In 1968, the project was given the go-ahead;[3] at this point, 80 percent of the secured backing for the type originated from the West German Government. During 1970, full-scale production of the VFW 614 was approved, by which time VFW had merged with Dutch aircraft manufacturer Fokker, a move which had the distinction of being Europe's first transnational aircraft company.[4] Fokker had wanted to broaden its financial basis and found the VFW 614 to have promise, intending to market the type through Fokker's established civil sales unit and support infrastructure; however, the union has been regarded by some commentators as having been an 'unhappy arrangement' and had only lasted for only ten years before its dissolution.[1] In addition, several risk sharing agreements had been concluded with SIAT in Germany, Fairey and SABCA in Belgium and Shorts in the UK. Final assembly of the aircraft would be done in Bremen.

Overwing pylon-mounted Rolls Royce powerplant

On 14 July 1971, the first of three prototypes performed its maiden flight.[5] The first flight of the aircraft was also the first time that the engine had been airborne, having not been previously flown on a flying test-bed.[6]

Development of the aircraft was protracted and orders slow to materialise, despite a strong marketing campaign. The situation was not helped by Rolls-Royce's bankruptcy in 1971 which threatened the supply of engines.[7] On 1 February 1972, the programme was damaged by the loss of the first prototype was lost, which was attributed to an instance of elevator flutter;[8] which played a role in further diminishing the order situation. By February 1975, only ten aircraft had been ordered. During April 1975, the first production VFW 614 made its first flight; it was delivered to Denmark's Cimber Air four months later.[8]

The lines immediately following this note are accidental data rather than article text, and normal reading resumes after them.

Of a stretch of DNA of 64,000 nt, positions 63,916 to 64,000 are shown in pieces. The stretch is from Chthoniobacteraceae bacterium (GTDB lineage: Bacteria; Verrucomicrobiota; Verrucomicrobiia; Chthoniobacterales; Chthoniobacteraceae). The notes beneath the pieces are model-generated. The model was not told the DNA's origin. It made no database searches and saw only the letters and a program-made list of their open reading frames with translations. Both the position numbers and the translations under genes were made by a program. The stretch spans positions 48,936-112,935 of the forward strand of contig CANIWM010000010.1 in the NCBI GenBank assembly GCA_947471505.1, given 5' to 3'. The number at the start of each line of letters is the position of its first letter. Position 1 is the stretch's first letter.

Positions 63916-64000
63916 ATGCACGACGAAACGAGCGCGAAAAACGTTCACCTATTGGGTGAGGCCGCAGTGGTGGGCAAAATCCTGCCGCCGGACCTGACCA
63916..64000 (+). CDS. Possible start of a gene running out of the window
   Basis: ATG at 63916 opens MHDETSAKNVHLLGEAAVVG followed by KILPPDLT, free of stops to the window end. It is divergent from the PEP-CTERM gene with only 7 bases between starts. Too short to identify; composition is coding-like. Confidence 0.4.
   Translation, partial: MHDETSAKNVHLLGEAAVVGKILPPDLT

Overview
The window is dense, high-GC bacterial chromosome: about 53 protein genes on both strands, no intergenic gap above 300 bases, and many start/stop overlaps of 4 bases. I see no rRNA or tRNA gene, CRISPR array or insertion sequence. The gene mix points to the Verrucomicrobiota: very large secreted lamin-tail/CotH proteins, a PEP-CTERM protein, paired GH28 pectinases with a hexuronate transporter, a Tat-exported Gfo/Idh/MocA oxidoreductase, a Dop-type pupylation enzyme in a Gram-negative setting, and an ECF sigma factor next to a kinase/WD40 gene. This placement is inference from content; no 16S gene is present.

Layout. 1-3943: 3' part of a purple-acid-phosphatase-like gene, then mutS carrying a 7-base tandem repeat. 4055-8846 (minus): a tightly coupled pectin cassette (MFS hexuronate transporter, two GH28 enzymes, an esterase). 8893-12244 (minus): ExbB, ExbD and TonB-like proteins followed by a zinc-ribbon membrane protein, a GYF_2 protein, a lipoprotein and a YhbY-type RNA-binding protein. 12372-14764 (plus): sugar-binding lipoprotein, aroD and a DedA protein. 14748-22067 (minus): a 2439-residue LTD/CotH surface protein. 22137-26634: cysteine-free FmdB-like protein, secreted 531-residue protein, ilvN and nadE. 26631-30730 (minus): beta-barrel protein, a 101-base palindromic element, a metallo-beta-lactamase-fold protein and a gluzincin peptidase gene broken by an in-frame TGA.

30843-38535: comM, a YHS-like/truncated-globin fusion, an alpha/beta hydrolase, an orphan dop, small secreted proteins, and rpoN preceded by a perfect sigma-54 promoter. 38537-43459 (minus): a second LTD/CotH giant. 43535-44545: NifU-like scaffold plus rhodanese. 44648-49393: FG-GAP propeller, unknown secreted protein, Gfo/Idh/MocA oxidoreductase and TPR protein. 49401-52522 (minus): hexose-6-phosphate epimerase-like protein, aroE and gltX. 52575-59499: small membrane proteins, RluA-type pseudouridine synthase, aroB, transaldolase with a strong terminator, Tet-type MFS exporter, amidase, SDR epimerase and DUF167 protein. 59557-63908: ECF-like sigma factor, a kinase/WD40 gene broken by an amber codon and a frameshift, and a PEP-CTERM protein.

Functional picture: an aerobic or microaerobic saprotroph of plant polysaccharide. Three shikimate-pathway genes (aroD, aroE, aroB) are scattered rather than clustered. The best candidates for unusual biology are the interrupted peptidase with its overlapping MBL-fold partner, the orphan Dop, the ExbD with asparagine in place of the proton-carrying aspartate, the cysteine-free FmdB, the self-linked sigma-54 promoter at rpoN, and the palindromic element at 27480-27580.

The aircraft had an unconventional configuration, with two quiet, smokeless, M45H turbofans mounted on pylons above the wings. This arrangement was used to avoid the structural weight penalties of rear mounted engines and the potential ingestion problems of engines mounted under the wings. This allowed a short and sturdy undercarriage, specially suited for operations from poorly prepared runways. The position of the engine over the wing, compared to under-wing, also shielded people on the ground from intake noise during flyover. This shielding is also present for aft-mounted engines.[9]